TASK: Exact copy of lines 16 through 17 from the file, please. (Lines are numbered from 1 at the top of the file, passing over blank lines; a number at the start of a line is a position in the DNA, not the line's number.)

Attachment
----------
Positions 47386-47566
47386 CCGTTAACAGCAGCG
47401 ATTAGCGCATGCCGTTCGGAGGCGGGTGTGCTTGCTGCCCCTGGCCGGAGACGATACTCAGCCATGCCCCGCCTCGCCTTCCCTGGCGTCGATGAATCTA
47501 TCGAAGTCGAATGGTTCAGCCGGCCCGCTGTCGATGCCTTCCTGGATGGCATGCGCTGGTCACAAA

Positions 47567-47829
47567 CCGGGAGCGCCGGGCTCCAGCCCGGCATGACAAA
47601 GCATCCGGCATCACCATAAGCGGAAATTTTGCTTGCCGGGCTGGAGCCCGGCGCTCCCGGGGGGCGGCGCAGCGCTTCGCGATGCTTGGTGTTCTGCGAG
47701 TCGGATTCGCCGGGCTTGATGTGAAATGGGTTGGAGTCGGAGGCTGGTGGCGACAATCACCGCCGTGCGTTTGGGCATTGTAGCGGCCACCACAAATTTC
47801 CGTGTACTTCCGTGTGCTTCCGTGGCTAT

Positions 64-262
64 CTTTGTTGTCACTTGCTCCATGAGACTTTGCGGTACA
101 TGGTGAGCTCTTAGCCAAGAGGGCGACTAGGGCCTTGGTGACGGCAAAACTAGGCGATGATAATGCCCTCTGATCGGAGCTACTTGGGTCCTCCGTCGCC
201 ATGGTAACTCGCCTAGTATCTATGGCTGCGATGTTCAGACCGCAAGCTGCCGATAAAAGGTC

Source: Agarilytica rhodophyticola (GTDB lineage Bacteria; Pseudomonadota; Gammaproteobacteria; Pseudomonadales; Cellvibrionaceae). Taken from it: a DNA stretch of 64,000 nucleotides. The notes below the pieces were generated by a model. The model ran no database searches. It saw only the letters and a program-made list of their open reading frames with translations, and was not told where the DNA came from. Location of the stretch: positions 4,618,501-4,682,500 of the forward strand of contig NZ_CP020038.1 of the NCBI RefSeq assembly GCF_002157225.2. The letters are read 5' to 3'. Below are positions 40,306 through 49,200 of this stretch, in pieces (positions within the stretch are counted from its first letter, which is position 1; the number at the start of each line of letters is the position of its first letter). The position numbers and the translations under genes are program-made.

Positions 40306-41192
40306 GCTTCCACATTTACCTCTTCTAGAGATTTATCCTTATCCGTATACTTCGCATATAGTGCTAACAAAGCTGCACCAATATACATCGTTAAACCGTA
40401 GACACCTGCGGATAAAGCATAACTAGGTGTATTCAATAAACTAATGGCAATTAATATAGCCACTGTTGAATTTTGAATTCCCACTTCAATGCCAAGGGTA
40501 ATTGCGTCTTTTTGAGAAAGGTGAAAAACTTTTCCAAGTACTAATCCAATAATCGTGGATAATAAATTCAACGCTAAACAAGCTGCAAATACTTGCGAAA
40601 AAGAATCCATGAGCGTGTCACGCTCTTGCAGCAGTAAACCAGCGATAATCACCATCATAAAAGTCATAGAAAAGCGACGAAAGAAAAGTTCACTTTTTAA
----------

40306 GCTTCCACATTTACCTCTTCTAGAGATTTATCCTTATCCGTATACTTCGCATATAGTGCTAACAAAGCTGCACCAATATACATCGTTAAACCGTA
40401 GACACCTGCGGATAAAGCATAACTAGGTGTATTCAATAAACTAATGGCAATTAATATAGCCACTGTTGAATTTTGAATTCCCACTTCAATGCCAAGGGTA